Narrow. Slim. Small. These words have never been used to describe my feet. If I were living in the early part of the 20th century, my feet would have been very out-of-vogue. Ultra feminine, small, narrow feet were the trend of the day and larger-footed women were deemed peasant like. I grew up on a farm. Does that make me a modern day peasant? Perhaps I am in denial, but I consider my feet to be an average size EU 38. They are just a bit wide. I do like my feet most of the time and lovingly call them ‘my fat feet’. Obviously I have lived with them all my adult life and come to terms with the challenges that having wide feet brings to the table, or in this case floor, when buying shoes. Or have I? Being aware of the challenges has not stopped me from continuing to buying an endless array of expensive shoes that just don’t fit. This became startling obvious when I returned to Australia after 3 years working in the United Kingdom and was unpacking all of my personal belongings that had been put into storage before I left. Stuff that included two large packing boxes full of shoes. Some remembered, some forgotten. Some fit. Some didn’t. Also the handful of shoes I originally took to the UK in my suitcase had miraculously bred and multiplied several times over during the three years. Combining the two ‘collections’ was a real eye opener. Especially because I am a shoe box hoarder and the stack of shoe boxes I unpacked looked more like a giant, life-size game of Jenga. So yet again I had purchased shoes that were gorgeous to look at but uncomfortable for my poor wide feet. The time had come to drastically transform my shoe shopping habits. Surely if I write something in black and white I will have a better chance of avoiding future shoe shopping mistakes?
After years of shoe shopping experience, you think I would have learnt my lesson by now. Perhaps I have selective all-shoes-are-perfect amnesia when shopping? The shoes seem to fit perfectly when I’m surrounded by the luxurious sparkle and shine of the designer shoe department. As soon as I step over the threshold and onto the lush carpeted area my right brain and lower body immediately hijack my logical left brain function and pain interpreting parietal lobe. I miraculously become numb from the waist down. Case in point are these gorgeous Jimmy Choo shoes which I bought about five years ago when working in Dallas, Texas and have never worn. At the time my emotional right brain kicked in, silencing the left brain and coercing my feet into thinking that these Jimmy Choo patent leather nude pumps were must-have, drop dead gorgeous divine creatures that should adorn my feet at all times. My feet were bombarding my logical left brain and pain interpreting centre with a piercing signal to warn of the imminent danger of being squeezed into shoes that just didn’t fit. However, somewhere around the waist area these signals from my poor feet crashed into an invisible wall and bounced right back down to where they came from, never to reach my rational left brain or pain receptors. My emotional right brain was free to continue oohing and ahhing over how gorgeous and sexy I would look wearing this pair of patent leather stiletto heels. I slipped, or rather forced, them on my feet not feeling a thing. I just broke tip (or rule) number 2: avoid patent leather shoes at all costs.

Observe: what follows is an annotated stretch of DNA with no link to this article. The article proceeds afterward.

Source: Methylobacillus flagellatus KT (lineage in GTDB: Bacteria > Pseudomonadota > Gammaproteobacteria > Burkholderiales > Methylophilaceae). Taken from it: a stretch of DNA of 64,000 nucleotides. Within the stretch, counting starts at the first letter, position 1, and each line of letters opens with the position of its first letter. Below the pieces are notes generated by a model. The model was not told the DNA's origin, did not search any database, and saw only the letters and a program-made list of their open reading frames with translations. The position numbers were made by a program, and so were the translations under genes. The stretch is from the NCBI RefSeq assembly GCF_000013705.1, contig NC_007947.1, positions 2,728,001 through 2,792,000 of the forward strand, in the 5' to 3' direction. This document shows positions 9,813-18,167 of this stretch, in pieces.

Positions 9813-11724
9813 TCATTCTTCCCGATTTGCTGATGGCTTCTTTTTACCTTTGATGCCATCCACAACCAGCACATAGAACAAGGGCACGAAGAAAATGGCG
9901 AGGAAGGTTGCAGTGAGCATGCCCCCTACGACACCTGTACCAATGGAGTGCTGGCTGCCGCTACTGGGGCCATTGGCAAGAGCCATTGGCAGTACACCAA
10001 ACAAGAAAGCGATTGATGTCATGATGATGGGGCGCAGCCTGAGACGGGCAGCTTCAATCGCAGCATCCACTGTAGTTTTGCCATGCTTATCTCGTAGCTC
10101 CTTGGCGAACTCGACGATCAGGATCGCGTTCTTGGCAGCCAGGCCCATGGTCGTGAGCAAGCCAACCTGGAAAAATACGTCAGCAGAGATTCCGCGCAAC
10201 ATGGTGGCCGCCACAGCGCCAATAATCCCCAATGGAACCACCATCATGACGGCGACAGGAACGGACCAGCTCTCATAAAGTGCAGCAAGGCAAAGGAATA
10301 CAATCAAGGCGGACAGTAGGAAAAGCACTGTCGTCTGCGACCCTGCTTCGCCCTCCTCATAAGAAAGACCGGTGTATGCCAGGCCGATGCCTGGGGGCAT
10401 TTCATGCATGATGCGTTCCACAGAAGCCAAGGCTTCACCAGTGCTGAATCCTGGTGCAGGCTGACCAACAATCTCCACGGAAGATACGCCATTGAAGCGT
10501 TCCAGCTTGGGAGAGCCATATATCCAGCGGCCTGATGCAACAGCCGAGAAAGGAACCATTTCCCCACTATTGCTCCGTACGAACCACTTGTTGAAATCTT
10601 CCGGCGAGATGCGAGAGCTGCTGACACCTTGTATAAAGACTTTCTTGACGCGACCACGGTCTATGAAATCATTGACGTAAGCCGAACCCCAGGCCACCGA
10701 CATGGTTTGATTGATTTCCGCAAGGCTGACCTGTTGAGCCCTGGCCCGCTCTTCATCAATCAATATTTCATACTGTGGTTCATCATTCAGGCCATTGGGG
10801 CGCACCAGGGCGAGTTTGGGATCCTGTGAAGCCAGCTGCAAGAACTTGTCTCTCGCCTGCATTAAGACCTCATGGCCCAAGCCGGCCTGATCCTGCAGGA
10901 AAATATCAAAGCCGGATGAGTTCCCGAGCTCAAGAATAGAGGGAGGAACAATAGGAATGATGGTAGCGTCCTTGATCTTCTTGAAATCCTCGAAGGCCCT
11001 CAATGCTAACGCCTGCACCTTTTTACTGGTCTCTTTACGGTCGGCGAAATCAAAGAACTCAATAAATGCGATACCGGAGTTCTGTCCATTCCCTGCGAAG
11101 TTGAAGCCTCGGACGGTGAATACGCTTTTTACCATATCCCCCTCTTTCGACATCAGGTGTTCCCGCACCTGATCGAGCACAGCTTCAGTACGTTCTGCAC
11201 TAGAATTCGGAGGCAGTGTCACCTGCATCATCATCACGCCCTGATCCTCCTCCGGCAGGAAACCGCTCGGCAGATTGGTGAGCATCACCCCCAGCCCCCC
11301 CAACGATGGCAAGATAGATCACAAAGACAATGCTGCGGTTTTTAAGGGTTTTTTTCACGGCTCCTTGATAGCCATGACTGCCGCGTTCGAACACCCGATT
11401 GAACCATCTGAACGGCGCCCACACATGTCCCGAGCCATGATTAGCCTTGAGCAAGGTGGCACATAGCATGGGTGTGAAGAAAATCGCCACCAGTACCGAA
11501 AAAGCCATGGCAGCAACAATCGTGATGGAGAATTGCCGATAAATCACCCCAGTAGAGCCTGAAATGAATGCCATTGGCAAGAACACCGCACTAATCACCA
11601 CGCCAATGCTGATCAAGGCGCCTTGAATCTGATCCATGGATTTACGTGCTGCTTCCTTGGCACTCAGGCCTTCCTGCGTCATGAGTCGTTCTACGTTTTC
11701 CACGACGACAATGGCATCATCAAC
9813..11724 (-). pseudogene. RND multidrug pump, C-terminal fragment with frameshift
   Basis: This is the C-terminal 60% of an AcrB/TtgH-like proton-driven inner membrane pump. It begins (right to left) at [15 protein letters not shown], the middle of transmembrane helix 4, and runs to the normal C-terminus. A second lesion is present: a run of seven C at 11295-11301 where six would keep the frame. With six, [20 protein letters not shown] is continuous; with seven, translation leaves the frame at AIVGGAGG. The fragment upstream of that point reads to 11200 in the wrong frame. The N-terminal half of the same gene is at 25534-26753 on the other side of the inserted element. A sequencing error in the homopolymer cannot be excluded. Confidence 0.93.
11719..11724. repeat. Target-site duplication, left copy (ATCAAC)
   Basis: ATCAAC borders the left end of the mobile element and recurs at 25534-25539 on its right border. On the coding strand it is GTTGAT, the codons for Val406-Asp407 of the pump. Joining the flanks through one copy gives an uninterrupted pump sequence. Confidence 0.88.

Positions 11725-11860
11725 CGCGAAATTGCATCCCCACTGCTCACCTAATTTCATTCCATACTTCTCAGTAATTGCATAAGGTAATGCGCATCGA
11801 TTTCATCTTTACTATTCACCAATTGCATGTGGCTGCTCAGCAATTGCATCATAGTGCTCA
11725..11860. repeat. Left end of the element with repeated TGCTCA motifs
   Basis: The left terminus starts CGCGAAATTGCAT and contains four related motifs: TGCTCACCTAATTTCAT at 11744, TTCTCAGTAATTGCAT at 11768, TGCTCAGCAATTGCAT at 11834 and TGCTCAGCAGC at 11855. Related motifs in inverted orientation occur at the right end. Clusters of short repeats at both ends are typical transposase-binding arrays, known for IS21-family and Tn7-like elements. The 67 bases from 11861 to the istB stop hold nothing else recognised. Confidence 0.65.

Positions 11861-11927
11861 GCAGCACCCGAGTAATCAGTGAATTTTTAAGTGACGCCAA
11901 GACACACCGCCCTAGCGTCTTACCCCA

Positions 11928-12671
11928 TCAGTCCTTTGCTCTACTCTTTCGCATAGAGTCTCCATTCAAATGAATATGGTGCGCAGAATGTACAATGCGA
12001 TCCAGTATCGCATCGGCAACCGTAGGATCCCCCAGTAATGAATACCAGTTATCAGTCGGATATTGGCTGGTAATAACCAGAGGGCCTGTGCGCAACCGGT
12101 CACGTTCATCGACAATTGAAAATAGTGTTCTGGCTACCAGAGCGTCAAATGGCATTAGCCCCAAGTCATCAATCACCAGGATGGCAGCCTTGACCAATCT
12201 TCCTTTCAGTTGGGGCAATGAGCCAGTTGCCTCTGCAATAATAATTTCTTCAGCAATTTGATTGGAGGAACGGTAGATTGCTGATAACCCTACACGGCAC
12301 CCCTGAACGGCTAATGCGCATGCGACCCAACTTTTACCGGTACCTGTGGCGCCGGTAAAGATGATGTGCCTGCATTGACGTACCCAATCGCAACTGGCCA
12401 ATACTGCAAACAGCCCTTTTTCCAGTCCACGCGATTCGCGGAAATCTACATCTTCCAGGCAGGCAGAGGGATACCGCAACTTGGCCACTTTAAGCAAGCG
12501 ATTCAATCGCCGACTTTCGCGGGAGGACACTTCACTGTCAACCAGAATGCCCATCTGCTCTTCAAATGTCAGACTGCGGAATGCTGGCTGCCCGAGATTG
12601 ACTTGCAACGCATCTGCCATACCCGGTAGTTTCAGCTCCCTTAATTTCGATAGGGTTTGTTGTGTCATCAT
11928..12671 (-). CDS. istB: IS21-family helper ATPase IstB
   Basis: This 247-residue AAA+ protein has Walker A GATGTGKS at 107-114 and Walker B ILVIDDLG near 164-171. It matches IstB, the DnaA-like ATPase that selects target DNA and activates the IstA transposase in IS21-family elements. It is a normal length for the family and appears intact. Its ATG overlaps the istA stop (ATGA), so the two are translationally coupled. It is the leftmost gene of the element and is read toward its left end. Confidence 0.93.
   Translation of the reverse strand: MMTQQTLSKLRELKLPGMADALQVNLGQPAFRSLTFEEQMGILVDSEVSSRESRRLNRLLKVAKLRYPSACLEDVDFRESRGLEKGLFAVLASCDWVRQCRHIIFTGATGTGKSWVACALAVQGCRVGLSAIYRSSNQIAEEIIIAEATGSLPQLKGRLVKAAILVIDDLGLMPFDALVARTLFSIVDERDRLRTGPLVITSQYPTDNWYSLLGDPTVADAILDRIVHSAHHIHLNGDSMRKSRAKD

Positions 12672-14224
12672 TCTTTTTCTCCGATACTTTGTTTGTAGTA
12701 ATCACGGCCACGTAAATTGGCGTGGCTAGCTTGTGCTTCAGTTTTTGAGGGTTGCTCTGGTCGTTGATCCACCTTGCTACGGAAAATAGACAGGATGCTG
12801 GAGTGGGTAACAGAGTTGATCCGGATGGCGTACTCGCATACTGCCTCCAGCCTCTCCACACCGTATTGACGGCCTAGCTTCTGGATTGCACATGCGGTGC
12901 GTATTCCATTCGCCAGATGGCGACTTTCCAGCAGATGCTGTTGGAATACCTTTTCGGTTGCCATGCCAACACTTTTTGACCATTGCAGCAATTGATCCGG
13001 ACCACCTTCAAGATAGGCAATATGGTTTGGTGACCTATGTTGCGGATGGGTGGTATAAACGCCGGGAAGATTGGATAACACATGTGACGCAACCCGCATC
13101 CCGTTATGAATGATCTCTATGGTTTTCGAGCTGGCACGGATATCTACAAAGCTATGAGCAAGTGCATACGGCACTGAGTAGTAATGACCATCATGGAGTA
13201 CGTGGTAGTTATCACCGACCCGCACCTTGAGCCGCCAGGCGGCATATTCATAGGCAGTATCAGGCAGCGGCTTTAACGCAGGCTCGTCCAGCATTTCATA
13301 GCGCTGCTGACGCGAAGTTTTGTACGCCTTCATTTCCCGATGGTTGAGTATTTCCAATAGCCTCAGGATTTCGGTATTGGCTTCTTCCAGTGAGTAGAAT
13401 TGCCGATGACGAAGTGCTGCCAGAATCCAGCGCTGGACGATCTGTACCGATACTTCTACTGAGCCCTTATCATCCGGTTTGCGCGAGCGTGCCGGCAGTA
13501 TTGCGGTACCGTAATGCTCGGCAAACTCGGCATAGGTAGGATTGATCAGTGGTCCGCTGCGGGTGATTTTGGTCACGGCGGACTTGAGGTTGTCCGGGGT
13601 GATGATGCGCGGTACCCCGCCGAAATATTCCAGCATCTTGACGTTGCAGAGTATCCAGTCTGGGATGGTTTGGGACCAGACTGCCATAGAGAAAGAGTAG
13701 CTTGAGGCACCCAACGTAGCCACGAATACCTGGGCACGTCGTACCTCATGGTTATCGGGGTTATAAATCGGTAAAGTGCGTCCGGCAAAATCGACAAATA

Sometimes I envy women who have lovely slim, normal feet and can perfectly slide on any pair of shoes with graceful ease, like Cinderella and her glass slipper, before dashing off into the night (or day). Then again, perhaps its not such a bad affliction to have – my wide feet – as I would probably be broke and in mountains of debt, having spent all my money buying loads and loads of gorgeous designer shoes. Too many to realistically wear in ones lifetime. The Imelda Marcos of Australia. I finally realised the percentage of shoes I can comfortably wear from my Jenga shoe box pile is relatively low. So from today I have banished myself from buying new shoes for a while. And for now, I am happy to wear few of my favourite comfy shoes (suede leather boots, flip-flops and fashion sneakers among others) that count as my feet’s best friend. And I am equally happy to part ways and sell those that just don’t fit. Maybe one day I will be lucky enough to have gorgeous, fit-like-a-slipper shoes custom made by my favourite shoe designers. A girl can dream. Until then, I MUST remember to follow my tips below!
My 7 Shoe Shopping Tips for Wide Feet:
- Shop in the afternoon. Feet swell throughout the day, so shoes you try on in the morning will feel tighter by the end of the day.
- Avoid patent leather at all costs. This type of leather will never stretch!
- Only purchase soft leather or suede shoes. These will mold easier to the shape of your foot.
- Open-toe mules, wedges, pumps etc will give your toes more room. Happy toes, happy feet.
- Buy sandals with the strap running the length (instead of the width) of your foot. These are more flattering and give the illusion of slimness.
- Avoid all types of man-made closed-in shoes (synthetic, fabric, plastic etc). Except for comfy sneakers.
- Before you go shoe shopping, put your hands on your head and repeat: Right brain – you are staying home to mind the house while left brain and I go shoe shopping. Feet – I solemnly swear to only buy shoes that fit you like a cashmere slipper, in and out of the shoe department.
If you have wide feet like me, I hope these simple tips can help you avoid the mistakes I have so often made. Until next time, happy shoe shopping!
Via Spiga rasberry suede platform sandals | House of Holland skirt | Jimmy Choo Marla navy suede boots